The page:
Corsair Sabre RGB Pro review

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Two-minute review

Corsair’s Sabre RGB Pro Wireless Champion Series is a nice, inoffensive gaming mouse. With a max sensitivity of 26,000 DPI and a polling charge of two,000 Hz, it’s actually a stable possibility, nevertheless it fails to impress for its considerably steep $109 (about £76, AU$149) value level.

While testing the Sabre RGB Pro Wireless, we’re spending a number of time with high-speed arcade shooters, however we’re not impressed in a means that might make us sing its praises in any particular means. Instead, we have now some minor nitpicks with its building that retains it from being  a terrific mouse.  You’ll discover a distinction in the event you’ve gone from a typical mouse to a gaming mouse. However, If you’re already skilled with gaming peripherals,  the Corsair Sabre RGB Pro Wireless simply doesn’t stand out.

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Corsair Sabre RGB Pro on a desk with a glass top next to a keyboard

(Image credit score: Future)

At round 5 inches in size and a pair of inches in width, the Sabre fills up our hand. Our thumb matches comfortably on the aspect, and our ring and index fingers relaxation neatly on the left and proper buttons. Those buttons are additionally each spring and switch-loaded. When you hit the buttons there’s some stress which feels good while you hit them. It’s a very good little bit of suggestions that always goes unnoticed.

On the opposite hand, the aspect of the mouse is clean and lacking that little bit of grip that many competing mice have, so it tends to really feel such as you’re holding this little slab of plastic as an alternative of an precise mouse. All of the buttons are very huge and onerous to mindlessly press. The DPI swap is buried on the middle of the mouse and lined on this shiny materials that makes it slippery – you gained’t press it by chance. Finally, on the mouse’s underside is a swap that flips between wired, wi-fi, and Bluetooth modes. All of which work simply nice.

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The mouse could be very gentle for one thing of its dimension and shifting it round is good and straightforward. After getting used to the sterile, slick really feel of the mouse, it not bothers us. It may be an even bigger deal in case your fingers are inclined to get sweaty.

Corsair Sabre RGB Pro Champion

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(Image credit score: Corsair)

But none of those options set it except for the wired model of the identical mouse. The wi-fi model drops the wired model’s 8000 HZ polling for the choice to make use of Bluetooth or Corsair’s Slipstream tech to make a low-latency wi-fi mouse. TK

Out of the field, you get a decently lengthy USB-C cable that each fees the mouse and connects it to your gadget, which is at all times a bonus. Over per week of utilizing the mouse, the battery has solely died as soon as however fortunately it fees tremendous shortly. If the mouse ever dies, we are able to simply swap to wired mode for a couple of minutes and alter it again when it is full. From there, the mouse can work for a number of extra days.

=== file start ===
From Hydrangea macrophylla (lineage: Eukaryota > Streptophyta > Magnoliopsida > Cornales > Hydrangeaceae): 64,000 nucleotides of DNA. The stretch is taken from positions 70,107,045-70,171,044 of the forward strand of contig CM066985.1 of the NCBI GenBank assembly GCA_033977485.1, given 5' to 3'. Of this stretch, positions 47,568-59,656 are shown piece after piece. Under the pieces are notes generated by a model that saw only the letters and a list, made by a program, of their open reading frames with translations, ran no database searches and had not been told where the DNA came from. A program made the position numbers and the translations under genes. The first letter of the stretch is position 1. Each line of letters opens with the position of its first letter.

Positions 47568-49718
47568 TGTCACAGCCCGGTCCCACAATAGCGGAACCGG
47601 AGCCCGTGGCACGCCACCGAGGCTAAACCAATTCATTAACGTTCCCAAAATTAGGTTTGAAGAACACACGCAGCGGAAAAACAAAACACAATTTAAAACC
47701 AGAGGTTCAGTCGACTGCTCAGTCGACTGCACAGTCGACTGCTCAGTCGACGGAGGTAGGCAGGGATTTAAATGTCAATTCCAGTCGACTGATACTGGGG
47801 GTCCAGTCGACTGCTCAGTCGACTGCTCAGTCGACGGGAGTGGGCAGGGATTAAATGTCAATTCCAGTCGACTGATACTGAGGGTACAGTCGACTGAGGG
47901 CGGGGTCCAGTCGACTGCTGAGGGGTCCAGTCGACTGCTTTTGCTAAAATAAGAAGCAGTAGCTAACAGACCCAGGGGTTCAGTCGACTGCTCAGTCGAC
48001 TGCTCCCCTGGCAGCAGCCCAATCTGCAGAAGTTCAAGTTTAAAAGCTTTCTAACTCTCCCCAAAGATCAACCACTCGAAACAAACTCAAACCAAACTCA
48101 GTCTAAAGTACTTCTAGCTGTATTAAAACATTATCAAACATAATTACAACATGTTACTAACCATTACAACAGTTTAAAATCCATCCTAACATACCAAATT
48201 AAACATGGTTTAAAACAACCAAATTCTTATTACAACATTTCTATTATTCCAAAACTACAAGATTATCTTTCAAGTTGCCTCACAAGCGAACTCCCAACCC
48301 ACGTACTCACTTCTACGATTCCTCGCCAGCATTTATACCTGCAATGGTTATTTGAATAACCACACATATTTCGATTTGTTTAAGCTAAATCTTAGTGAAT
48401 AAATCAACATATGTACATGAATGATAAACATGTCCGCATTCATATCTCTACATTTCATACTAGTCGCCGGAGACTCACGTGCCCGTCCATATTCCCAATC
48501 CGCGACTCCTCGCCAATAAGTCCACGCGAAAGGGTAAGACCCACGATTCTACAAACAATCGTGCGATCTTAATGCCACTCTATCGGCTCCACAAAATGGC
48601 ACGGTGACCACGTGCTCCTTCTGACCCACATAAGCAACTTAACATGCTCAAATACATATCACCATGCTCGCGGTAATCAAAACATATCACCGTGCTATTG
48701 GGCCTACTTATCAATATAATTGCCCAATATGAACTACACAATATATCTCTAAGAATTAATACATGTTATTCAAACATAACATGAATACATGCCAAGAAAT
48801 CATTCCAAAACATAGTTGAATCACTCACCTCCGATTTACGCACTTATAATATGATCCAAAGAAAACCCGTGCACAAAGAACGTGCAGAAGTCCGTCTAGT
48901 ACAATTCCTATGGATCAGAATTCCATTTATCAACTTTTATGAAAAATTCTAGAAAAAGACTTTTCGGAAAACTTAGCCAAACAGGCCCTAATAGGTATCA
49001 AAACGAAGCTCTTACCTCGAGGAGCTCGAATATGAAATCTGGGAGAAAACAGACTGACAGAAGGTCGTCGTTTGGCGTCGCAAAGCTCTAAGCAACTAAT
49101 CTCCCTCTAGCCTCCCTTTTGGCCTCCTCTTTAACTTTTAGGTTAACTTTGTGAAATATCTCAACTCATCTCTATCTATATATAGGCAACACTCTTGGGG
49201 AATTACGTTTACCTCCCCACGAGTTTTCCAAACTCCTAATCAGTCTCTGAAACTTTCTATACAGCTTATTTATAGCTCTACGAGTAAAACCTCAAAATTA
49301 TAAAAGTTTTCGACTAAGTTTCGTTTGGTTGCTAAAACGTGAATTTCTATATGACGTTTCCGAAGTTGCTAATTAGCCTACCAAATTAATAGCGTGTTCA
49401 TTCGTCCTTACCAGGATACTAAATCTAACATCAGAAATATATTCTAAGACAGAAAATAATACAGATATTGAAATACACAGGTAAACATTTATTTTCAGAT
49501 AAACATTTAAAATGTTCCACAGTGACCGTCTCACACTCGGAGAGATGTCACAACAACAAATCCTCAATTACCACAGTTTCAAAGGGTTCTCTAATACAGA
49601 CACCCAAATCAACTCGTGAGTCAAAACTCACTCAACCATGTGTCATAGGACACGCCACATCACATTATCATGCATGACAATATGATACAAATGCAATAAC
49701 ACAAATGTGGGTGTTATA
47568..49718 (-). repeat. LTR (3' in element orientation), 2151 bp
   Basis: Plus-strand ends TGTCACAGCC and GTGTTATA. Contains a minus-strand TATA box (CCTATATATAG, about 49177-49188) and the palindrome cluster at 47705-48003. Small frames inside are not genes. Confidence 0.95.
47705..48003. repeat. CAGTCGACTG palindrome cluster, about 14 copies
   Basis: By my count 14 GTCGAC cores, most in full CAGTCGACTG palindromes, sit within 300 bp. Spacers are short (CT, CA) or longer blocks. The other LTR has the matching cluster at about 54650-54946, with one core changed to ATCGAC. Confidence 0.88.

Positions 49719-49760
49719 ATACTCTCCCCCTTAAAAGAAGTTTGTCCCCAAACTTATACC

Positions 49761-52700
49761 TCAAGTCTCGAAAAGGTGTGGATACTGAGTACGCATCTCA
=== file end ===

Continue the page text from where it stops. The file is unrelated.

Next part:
The Sabre RGB Pro Wireless, like different Corsair merchandise, works with iCue – its gadget administration software. While it has not too long ago been up to date, it nonetheless is fairly clunky to make use of. It takes some time to load, and we have now had hassle even getting the mouse to get detected. There’s dropdown menus and large footage of your gadget, it must be streamlined.  

Like with any of those apps, you may regulate your settings. Most of the choices simply don’t appear that helpful although while you’re coping with a spread of 1,000-2,000Hz.  They’re each above the norm however removed from exceeding market expectations. You may also change the colour of the sunshine nevertheless it’s positioned proper below your palm so that you’ll solely see it while you’re not utilizing it. It feels superfluous and a little bit gaudy. 

If an app like iCue has to exist, it must do one thing significantly sudden to impress us. So, just like the Sabre RGB Pro Wireless itself, it will get the job executed, nevertheless it’s not precisely excellent.

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That’s the Corsair Sabre RGB Pro Wireless Champion Series in a nutshell. It’s a middle-of-the-road gaming mouse with some good high quality of life options – however these options don’t make it spectacular sufficient to be definitely worth the $109 (about £76, AU$149) price ticket; particularly when it’s wired sibling does all of these issues and has a better polling charge.

Corsair Sabre RGB Pro on a desk with a glass top next to a keyboard

(Image credit score: Future)

Buy it if…

You need a chargeable wi-fi mouse.
The Sabre RGB Pro Wireless’ versatility is certainly a bonus. It’s preferable to battery powered mice, however you’d be paying further for that when you may simply sacrifice the choice to go wi-fi. 

The Sabre RGB Pro’s max DPI is astronomical and presumably extreme.
If you end up operating quick on house a better DPI might provide help to, however only a few will want even half of the Sabre RGB Pro Wireless’ max setting.

You can afford the excessive value.
Wireless gaming mice are typically costly, and the Sabre isn’t any exception. Its wired variant is simply as viable for aggressive gaming in the event you don’t thoughts wrangling the cable.

Don’t purchase it if…

Your fingers get sweaty.
The Sabre RGB Pro Wireless has no grips which might be a difficulty for individuals who are inclined to have damp fingers.

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